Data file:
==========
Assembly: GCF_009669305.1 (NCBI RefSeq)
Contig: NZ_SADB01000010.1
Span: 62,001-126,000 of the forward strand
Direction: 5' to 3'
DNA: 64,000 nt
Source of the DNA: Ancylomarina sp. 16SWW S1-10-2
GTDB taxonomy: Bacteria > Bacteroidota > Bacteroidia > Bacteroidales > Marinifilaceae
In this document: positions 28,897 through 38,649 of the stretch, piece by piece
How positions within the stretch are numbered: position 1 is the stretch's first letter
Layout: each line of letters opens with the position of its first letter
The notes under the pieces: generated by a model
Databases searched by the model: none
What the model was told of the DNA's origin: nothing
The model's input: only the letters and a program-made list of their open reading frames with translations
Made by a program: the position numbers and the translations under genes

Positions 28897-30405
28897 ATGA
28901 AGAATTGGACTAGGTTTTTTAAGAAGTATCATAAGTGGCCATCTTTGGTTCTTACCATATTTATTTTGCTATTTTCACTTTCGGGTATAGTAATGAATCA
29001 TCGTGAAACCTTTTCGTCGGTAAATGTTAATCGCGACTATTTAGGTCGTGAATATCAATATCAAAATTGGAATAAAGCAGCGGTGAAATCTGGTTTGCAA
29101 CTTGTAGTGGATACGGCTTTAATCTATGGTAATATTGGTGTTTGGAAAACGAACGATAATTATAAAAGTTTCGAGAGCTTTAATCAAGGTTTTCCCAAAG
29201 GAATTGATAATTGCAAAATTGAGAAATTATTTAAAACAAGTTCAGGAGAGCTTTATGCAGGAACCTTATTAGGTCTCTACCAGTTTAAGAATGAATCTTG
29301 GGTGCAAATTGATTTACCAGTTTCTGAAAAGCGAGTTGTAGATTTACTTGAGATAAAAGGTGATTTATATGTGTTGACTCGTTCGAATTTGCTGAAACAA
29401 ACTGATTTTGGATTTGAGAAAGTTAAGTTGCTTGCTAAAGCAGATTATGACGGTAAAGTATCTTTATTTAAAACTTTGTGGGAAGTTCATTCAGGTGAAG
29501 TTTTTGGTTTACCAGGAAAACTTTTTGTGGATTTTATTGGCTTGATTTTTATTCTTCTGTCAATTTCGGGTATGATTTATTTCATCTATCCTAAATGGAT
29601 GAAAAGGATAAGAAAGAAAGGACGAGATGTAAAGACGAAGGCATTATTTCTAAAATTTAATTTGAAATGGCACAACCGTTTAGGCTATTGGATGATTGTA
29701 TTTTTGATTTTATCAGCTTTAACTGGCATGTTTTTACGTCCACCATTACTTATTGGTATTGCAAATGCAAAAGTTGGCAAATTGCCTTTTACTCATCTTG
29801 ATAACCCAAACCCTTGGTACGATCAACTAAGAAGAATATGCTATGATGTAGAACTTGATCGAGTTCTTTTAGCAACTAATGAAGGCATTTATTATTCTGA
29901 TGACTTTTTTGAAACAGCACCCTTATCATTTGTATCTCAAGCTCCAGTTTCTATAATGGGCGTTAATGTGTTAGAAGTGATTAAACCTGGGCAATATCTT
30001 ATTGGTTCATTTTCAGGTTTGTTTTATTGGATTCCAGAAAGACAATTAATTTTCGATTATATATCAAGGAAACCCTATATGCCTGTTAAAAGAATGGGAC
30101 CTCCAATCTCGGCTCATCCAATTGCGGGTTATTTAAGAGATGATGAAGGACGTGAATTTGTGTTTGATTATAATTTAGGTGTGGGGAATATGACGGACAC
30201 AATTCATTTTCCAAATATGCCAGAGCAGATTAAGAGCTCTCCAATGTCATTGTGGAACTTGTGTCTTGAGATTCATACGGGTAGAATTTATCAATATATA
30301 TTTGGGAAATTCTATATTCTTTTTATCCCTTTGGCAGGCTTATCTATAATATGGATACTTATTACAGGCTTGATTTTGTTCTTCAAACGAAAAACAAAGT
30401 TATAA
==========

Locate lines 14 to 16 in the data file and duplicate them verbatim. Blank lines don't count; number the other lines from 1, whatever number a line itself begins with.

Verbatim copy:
The model's input: only the letters and a program-made list of their open reading frames with translations
Made by a program: the position numbers and the translations under genes

Positions 28897-30405